This is fabulous! I laughed “out loud” several times too!! This guy’s my hero! My parent’s didn’t have cool books like this in our library… mostly the classics, various encyclopedia sets, and every National Geographic mag volume printed in my step-dad’s life time I believe. Nothing whatsoever as useful or interesting as this kind of guide or How to Live with a Bitch… Love it! 🙂

  6. wpm1955 / Jan 4 2011 7:15 pm

    Wow, what a great book. I found your post just before going off to bed, but will be back to actually read all the pages you posted. They are super-interesting!

    Madame Monet in Marrakesh

    Thanks! Good to see you here.

  7. Allison / Jan 4 2011 6:59 pm

    Loved this line (of yours): “He must have hit some rough patches along the way, because it’s Cabela’s and not Herter’s.”

    Hmmmm. I’m not sure if my parents had any weird books, unless you count all my mom’s romance novels with Fabio on the cover. Blech!

    Oh this makes me want to write about the babysitting experience I had with stacks of dusty Fabio covers. I sympathize. My dad had all kinds of awesome book/reading material (none of it normal) and this was my favorite-est-est.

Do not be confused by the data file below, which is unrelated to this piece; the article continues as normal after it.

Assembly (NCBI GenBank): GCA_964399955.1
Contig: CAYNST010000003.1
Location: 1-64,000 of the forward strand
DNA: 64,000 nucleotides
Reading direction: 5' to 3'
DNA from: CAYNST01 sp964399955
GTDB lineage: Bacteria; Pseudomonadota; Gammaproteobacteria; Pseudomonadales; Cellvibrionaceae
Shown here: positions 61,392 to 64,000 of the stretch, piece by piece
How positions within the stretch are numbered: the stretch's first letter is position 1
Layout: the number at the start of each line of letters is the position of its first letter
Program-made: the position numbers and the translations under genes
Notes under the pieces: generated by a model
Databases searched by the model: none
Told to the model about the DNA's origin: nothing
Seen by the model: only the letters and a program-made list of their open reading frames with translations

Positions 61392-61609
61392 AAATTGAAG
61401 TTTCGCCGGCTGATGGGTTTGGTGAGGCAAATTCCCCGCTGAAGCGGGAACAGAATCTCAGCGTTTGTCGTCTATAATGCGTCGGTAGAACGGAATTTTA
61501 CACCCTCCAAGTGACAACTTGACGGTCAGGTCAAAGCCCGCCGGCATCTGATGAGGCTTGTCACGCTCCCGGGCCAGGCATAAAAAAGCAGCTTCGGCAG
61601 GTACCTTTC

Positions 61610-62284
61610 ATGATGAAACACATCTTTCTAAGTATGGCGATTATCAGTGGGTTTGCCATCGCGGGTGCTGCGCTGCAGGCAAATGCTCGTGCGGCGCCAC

8. territerri / Jan 4 2011 5:59 pm

    And here I’ve been worrying about the stability of my own employment recently, and all I had to do was start working on my leopard raising skills! Dang!

    This looks like a fun and entertaining book, though maybe it wasn’t intended for entertainment purposes.

    I was a major reader as a kid too, including cereal boxes and my dad’s Catholic magazines when I got really bored. Ironically, my parents never had a bookshelf, but I did really love to read my mom’s old books from her childhood. My very favorite is a rare one she still has, and is probably quite valuable by now, “The Golliwog’s Christmas” by Florence Kate Upton.

  9. Oregon Sunshine / Jan 4 2011 1:25 pm

    I love this book! So much so that I want my own copy now! Must have!

    Small corrections to the Alaska section though, seeing as how things have changed in the last oh, 40 years:

    The ratio of men to women is now 50/50 per capita in the state. However, to find a higher ratio of men, you need to visit some of the small bush villages like Talkeetna. When I would visit a friend there, I made up 1/3 the single female population. And yes, I received marriage proposals from strangers. They would go something like, “I have hot water, I have money, will you marry me?” No joke.